"At best you'll end up in prison, at worst you'll end up in a factory." Despite his teachers' low expectations Shaun Wallace rose above the discrimination to become a barrister with a famous TV quiz career.
Wallace is a ‘chaser’ on TVNZ's hit show from the UK The Chase each evening where four hopeful contestants try to answer a series of quick-fire questions to walk off with a heap of cash.
But there's a catch, they have to first outrun one of these chasers: The Governess, The Vixen, The Sinnerman, The Beast or The Dark Destroyer.
Wallace is the Dark Destroyer. He’s also a successful criminal defence barrister and one of the world’s leading quizzers.
He's in New Zealand quizzing around the country to chat about his autobiography Chasing the Dream and his rise from humble beginnings as the son of Jamaican immigrants in 1960s London.
He says he first displayed a passion for learning as a young boy.
“As a little boy I had an interest in most things because I wanted to expand my mind, because education is the key for me, and that’s why I spend a lot of time outside The Chase and outside of court going into schools particularly to young individuals to stress the importance of education.
“My eldest sister Sandra I owe her a great deal, she was my first heroine actually, she encouraged me to read and write and my dad, although not a literate man, he gave me the gift of reading newspapers, watching the news, I was very aware of the world around me, very fascinated with the world around me.”
His first passion was English history.
“By the age of nine I knew all the kings and queens of England in order of years they reigned from 1066 right down to our present queen.”
Wallace’s parents managed to buy their own home, a source of pride for the family, he says when signs in rental properties would say ‘No Irish, no blacks, no dogs’.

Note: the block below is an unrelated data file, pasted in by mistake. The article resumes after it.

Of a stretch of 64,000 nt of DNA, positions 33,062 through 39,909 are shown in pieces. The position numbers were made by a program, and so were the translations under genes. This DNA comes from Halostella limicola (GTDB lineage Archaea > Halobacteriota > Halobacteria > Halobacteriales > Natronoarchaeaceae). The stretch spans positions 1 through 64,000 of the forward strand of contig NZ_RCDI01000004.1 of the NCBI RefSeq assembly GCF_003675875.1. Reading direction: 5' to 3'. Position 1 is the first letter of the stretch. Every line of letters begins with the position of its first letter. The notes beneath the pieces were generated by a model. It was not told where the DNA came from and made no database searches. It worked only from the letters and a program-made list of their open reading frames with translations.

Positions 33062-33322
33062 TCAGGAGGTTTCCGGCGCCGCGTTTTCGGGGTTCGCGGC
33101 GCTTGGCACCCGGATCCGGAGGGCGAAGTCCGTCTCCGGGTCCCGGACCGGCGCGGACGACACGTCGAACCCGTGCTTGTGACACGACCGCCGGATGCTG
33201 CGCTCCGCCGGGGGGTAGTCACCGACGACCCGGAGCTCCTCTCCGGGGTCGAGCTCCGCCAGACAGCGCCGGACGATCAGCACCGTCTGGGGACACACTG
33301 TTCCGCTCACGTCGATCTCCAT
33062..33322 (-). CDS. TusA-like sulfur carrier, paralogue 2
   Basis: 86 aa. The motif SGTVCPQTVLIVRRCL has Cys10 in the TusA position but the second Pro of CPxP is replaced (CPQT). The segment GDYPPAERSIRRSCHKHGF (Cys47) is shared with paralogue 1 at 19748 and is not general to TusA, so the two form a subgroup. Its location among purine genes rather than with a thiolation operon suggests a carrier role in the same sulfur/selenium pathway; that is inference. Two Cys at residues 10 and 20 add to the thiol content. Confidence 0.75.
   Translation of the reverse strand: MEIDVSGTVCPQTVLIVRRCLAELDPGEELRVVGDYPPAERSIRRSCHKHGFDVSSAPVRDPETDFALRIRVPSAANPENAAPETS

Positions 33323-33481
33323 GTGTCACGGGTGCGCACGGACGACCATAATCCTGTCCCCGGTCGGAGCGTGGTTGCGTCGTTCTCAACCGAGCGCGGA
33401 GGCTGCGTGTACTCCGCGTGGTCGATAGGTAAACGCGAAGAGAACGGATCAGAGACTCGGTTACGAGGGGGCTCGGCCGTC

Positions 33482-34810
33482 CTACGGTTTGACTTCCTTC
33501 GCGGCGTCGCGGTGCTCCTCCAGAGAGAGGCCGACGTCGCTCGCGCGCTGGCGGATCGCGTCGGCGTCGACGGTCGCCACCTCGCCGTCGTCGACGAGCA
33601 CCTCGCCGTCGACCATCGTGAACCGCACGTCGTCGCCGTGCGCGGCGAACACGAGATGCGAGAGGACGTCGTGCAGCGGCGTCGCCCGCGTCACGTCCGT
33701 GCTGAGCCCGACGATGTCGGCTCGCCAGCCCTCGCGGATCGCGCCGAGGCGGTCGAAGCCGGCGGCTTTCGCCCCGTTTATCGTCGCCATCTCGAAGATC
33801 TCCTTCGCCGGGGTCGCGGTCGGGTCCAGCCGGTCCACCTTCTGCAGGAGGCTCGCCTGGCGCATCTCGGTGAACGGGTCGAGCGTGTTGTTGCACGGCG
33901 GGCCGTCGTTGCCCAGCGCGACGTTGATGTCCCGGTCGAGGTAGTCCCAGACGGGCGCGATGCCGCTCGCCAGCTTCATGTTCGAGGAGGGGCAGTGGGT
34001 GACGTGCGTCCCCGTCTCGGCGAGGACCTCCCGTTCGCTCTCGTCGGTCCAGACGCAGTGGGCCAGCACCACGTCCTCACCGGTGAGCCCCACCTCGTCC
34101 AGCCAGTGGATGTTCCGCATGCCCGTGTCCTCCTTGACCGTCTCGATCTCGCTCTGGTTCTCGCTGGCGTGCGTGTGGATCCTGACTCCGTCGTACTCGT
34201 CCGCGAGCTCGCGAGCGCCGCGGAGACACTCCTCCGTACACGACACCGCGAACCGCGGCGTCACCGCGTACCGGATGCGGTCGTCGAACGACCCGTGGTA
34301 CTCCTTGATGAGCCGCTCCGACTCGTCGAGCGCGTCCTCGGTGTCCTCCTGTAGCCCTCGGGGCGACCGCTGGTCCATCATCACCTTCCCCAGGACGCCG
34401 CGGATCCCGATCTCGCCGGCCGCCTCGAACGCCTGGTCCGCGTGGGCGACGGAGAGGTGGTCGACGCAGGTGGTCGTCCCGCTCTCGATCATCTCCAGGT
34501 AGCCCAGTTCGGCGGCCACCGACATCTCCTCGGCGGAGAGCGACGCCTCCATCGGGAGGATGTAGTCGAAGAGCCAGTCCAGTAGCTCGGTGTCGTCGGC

“The one thing about that collective West Indian spirit, those people who didn’t own their own home, we used to rent them out to our fellow members of the community because they had it difficult trying to find accommodation for themselves.”
Wallace was driven from a young age, and says he always wanted to be a lawyer.
“The first letter I wrote was as an 11-year-old boy was to the Bar Council and they told me what I needed to do, to get those qualifications and I kept that letter as a means of inspiring me to chase my own dreams and ambitions.
“And when I showed that to my careers teacher at the age of 15, when you embark upon your first set of common exams she turned round and said to me ‘Shaun at best you’re going to end up in prison at worst you’re going to end up in factory’ and she was right about me ending up in prison, but she forgot to say that after having seen my clients I can go home again.”
It wasn’t all plain sailing for Wallace however, despite an acquisitive mind, he struggled in examinations.
“I never had the technique …. it’s all well and good having a so called photographic memory, a sponge for a memory, but if you can’t put that down in structured way, under the pressure of time, you’re never going to get anywhere.”
Wallace failed O level English (which is taken at age 16) five times, he says.
After a period of drifting, he decided at age 18 he needed to change his approach.
“When all my friends were going off to university, and I didn’t know where I wanted to be, the safety net of the comfortableness of being in the school had gone, and I didn’t know where my future was going to lie and seeing all my friends go off to university and polytechnic really was the spur and I had to deconstruct the whole way I approached exams.”
Wallace was finally called to the bar in 1984
“One of the proudest moments I had was when both my mum and my dad were there when I got called to the bar.”
Although his parents divorced when he was 15, they remained focussed on their children, he says.
“I didn’t ask to come into the world, I certainly didn’t choose my parents, but I’m glad I had the parents I had, and if I had the choice I’d choose them again.”
Wallace’s love of Chelsea FC, his calmness under pressure and sponge-like brain, all came to a head in 2004 when he won the Mastermind quiz show answering questions about English football.
“I was the first black person to apply in the 32-year history of the show, so I knew it was going to be a daunting task, and the only thing I was confident in was my own ability.
“I like to think that I shattered a myth: that black people, black and ethnic minorities, are more than just sports people, more than just musicians we are just as clever as our white counterparts.”
Mastermind made Wallace a quiz star and he has since balanced his legal and TV careers.
So how does he keep up-to-date for The Chase?
“I normally try and keep myself contemporary, and to be aware of the world around me, I read newspapers to be aware of the latest trends, the latest films out, who’s doing what, the latest number 1 song.
“The one thing I don’t revise is stuff I already know, because I already know it, the only thing I’m interested in is learning new stuff.”